The concept of two people belonging to each other is not romantic. In fact, it is kind of creepy, that they think of each other as objects that can be owned. A line like "He is mine. I am his." can really ruin a great chapter! I mean, it's just illogical and not at all romantic. Does that mean that, like a book, they might lend each other to a friend? That they can misplace them? And why is it that no other characters ever call them on it? Please give me romantic lead who baulks at being told "you belong to me."


    • bendemolena says:

      Idk, personally I never saw that line as romantic. It's more of the fact that they've been responsible for each others' well-being since both their fathers died and they were forced to take leadership/provider roles within their own families. And remember, they vowed that if something were to happen to one of them, the other would make sure both familes were at least acceptably taken care of. Katniss also says something about how they kept each other brave, and had to grow up extremely quickly or die, so obviously without the other they wouldn't be where they were today. The way I see it, they share(d?) a sort of symbiotic relationship that came out of that transition. I didn't see any sort of romance in that line, just expressing how bonded she was to someone very dear to her, and they both kept each other alive until very recently. Also, I feel like people forget that romance is not the central focus in this book! Sure Katniss isn't sure where her relationship with Gale stands in the present, but why does everyone in the triangle's motivations have to be seen as automatically romantic?

      Plus (and let the flames come at me bro) I feel like if Peeta had said it, or if she had said it about Peeta, it wouldn't be made into a big deal and would be seen as ~sweet and caring~ or something.

      • RainaWeather says:

        I agree with your whole comment. There are more kinds of love in this world than just romantic. Gale is her best friend. Whether romantic or not, she certainly loves him.

        And really, people don't literally mean everything they say. Saying "Gale is mine" does not mean Katniss actually thinks she has ownership over another human being. It's a figure of speech that shows the special relationship they have.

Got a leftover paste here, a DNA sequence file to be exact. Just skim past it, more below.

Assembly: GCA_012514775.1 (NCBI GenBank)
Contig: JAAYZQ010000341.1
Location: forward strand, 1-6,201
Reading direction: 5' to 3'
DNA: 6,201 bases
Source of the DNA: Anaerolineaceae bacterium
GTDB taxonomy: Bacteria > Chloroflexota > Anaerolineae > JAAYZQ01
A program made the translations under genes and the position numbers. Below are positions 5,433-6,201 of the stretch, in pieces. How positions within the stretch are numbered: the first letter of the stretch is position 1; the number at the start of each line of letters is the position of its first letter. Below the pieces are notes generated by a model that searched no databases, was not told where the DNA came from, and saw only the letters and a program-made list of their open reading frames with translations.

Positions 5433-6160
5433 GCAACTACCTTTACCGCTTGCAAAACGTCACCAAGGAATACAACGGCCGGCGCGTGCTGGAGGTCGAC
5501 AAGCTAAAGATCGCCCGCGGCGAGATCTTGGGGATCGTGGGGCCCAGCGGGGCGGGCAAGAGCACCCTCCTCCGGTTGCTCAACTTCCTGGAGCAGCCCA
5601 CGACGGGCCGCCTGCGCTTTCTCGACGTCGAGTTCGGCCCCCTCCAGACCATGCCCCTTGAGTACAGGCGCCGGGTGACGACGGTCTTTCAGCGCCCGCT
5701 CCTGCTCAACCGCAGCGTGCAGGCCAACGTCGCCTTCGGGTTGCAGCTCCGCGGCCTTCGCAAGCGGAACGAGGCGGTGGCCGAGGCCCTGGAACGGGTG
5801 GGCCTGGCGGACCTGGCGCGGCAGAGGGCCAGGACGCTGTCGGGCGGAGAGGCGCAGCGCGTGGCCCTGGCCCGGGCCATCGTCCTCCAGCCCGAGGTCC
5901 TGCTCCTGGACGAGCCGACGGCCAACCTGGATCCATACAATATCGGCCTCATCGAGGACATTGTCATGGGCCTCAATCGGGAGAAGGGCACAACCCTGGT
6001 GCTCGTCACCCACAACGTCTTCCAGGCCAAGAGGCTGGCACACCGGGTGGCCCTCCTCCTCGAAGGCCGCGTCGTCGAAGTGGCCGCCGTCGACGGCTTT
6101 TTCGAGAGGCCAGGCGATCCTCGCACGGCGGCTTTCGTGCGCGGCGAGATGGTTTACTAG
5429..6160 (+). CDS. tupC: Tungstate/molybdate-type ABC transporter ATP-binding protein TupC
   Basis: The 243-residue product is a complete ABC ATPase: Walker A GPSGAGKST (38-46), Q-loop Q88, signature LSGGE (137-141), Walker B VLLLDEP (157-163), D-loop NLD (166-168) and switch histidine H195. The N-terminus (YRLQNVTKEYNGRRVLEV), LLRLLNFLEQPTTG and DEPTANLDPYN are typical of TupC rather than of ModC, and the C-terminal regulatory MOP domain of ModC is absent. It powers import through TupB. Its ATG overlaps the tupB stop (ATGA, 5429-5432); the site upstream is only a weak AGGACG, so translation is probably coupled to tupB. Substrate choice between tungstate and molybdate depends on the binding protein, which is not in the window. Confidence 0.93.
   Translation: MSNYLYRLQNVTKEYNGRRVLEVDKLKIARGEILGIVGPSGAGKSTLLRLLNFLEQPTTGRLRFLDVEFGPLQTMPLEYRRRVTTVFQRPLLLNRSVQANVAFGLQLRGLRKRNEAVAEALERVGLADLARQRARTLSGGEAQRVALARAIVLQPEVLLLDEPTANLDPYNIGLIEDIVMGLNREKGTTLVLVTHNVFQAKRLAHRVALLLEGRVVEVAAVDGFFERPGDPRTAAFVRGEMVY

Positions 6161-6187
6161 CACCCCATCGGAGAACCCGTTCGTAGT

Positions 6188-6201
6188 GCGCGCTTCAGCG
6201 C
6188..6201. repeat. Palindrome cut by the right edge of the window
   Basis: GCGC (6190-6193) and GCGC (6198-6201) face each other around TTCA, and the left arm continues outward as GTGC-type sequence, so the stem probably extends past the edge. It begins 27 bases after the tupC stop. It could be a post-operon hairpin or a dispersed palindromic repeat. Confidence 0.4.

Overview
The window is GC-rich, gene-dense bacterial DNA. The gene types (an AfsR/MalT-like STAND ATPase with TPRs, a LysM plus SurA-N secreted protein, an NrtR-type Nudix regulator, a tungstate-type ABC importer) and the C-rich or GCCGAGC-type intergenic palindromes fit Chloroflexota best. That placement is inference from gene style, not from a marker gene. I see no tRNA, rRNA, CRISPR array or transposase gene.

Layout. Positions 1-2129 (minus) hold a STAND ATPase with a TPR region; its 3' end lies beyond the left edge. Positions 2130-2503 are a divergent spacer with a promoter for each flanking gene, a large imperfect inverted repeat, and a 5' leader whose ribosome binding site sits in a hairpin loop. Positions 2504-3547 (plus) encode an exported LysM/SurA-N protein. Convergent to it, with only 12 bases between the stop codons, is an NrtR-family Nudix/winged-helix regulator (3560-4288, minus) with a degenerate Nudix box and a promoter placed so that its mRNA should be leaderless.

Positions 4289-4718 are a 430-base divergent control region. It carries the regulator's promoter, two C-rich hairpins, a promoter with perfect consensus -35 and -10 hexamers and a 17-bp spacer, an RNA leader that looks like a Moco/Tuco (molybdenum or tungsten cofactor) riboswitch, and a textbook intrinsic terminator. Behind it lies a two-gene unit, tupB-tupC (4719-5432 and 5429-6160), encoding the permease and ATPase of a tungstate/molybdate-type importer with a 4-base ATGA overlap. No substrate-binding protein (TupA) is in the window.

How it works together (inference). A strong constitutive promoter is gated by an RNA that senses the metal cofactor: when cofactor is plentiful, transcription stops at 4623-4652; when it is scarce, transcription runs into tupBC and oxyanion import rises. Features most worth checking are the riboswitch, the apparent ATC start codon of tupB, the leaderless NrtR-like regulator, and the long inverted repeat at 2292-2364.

• corporatecake says:

        I know that romance is not the central focus of the book, trust me, but this is coming off of 1) a kiss they shared, 2) Gale declaring that he loves her, 3) Katniss touching his face and then kissing him when he was unconscious. The relationship between Gale and Katniss has changed in Catching Fire and they are no longer simply best friends who are a little too co-dependent. If Katniss had said something like, "I regret letting my friendship with Gale fall apart. I can't imagine being closer to anyone than I am to Gale" I would completely agree with you, but the concept of belonging, of being someone else's, is one with heavy romantic overtones.

        (Also, I do think that if Peeta had said it more people would defend it, but I wouldn't be one of them, because I find it creepy. Maybe that's part of why I prefer Peeta/Katniss to Gale/Katniss — less creepy possessiveness, though there is certainly quite a bit of weirdness there, too.)

  58. Melissa says:

    I also think that his saying "I love you" earlier that same day probably makes the face-stroking less creepy. She definitely knows how he feels about her. I know I'd be a lot less creeped out waking up to someone I love stroking my face…

  59. Hanh says:

    I was embarrassed for Katniss in a different way. It just reminded me of all the times I've yelled at my own mom like that. I am not proud.